See how one team challenged themselves to design a housing project in an up-and-coming part of Dallas, Texas.
Project Name: CONFLUENCE, 5-Unit Housing Development
Location: Old East Dallas, US
Confluence, a multi-level group housing project in historic Downtown Dallas, seeks to capture the convergence of rich community experiences.
The historic neighborhood of Old East Dallas is known for its vibrant street activity. As an extension of the neighborhood, a bicycle and walking trail flows through the building, activating the ground plane. The trail weaves through the building. creating breakout pockets for social interaction. These pockets also trigger a dialogue between the interior and the exterior, creating tranquil spaces for rejuvenation.
The solid mass of the building is lifted up from the ground to create spaces that frame views of the contemporary downtown and the historic neighbourhood.
The facade has a distinctive two-fold character of its own that harmoniously integrates the building into its surroundings. The building extends as a massing system rather than being just a façade treatment. It gives rise to two types of terraces. The inward-looking balconies open to the internal courtyard, visually connecting all the households while the exterior terraces capture the panoramic views of the downtown beyond.
One of the major challenges faced by first-time developers is site selection. With an ever-increasing urban density, how do you choose a site which balances low development costs and strategic location?
We decided to design a five-unit housing project geared towards young professionals. I aimed to provide a relaxed living environment, close to downtown that helped residents avoid dreary hours of travel from the suburbs.
Rapidly growing cities, like Dallas, often experience immense suburban expansion, leading to vacant downtowns. According to a study conducted by Commercial Café in 2018, Dallas has a tremendous scope for development due to the presence of vacant or undeveloped land close to Downtown. One such opportunity lies in Old East Dallas.
Old East Dallas is a lively historic neighbourhood with many oddly-shaped, triangular plots near to the North Central Expressway that cuts through the city. The plots have been largely ignored for development because of their physical limitations. As you can see from the graphic below, these "forgotten" plots do nothing to add to the urban fabric of the neighborhood.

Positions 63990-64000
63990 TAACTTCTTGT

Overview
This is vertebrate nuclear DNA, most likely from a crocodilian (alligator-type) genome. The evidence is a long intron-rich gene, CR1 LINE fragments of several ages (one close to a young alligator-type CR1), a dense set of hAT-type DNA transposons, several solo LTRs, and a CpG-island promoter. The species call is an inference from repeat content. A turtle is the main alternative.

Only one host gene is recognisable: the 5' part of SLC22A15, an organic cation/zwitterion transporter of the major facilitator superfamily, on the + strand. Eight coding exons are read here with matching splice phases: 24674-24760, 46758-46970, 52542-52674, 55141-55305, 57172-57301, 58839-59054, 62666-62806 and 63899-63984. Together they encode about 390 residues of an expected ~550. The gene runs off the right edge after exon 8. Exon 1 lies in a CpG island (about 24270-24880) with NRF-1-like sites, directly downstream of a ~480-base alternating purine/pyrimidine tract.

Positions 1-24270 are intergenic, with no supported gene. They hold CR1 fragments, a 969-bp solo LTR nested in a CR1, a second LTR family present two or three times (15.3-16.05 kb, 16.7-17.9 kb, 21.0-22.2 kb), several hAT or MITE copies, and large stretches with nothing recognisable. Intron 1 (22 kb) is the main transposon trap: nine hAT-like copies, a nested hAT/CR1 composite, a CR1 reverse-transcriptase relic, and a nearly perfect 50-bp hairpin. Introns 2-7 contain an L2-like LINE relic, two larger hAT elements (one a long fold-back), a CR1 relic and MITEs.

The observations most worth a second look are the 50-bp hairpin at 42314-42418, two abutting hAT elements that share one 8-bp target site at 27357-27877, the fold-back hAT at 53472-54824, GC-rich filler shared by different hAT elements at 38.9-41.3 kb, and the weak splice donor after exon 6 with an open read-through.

After doing a preliminary study of the neighborhood’s vacant properties, I selected a surface parking lot that is ripe for redevelopment. This property is close to Downtown, prime arterial roads, and the DART light Rail green line. It is also in a lively neighbourhood with cultural facilities like the Latino Cultural Centre and many local businesses.
The massing was designed around two major schemes. First- the meandering trail, snaking through the landscape and creating a thoroughfare of movement. Second- A unique division of space, caused by interspersed open and semi-open spaces with interlocking modular forms.
The principle rationale behind the project’s housing module is the ‘harmony and hierarchy’ of spaces. Public spaces of each unit are on the ground floor, whereas private spaces, like bedrooms, are on the floor above. The intersection of these two types of spaces enable double-height areas in the dining & living room. These spaces open up to courtyards, blurring the boundaries between the interior and the exterior.
The interlocking of the two modules creates terraces on the second floor, while shaping the public pathways and living spaces below. The cluster comprises five housing units, two 1-bedrooms, two 2-bedrooms, and 1 3-bedroom unit.
This diverse blend of unit size will hopefully help bring in a variety of tenants. All these units are socially connected by a large courtyard in the middle. The courtyard offers an opportunity for residents to form a close-knit community. These lively and rejuvenating experiences would revitalise the lives of the residents, add a premium for rents, and provide a lucrative return for the developer.
If you'd like to learn more about the process the went through when considering this development, consider joining Architects as Developers with Matthew Rosenberg.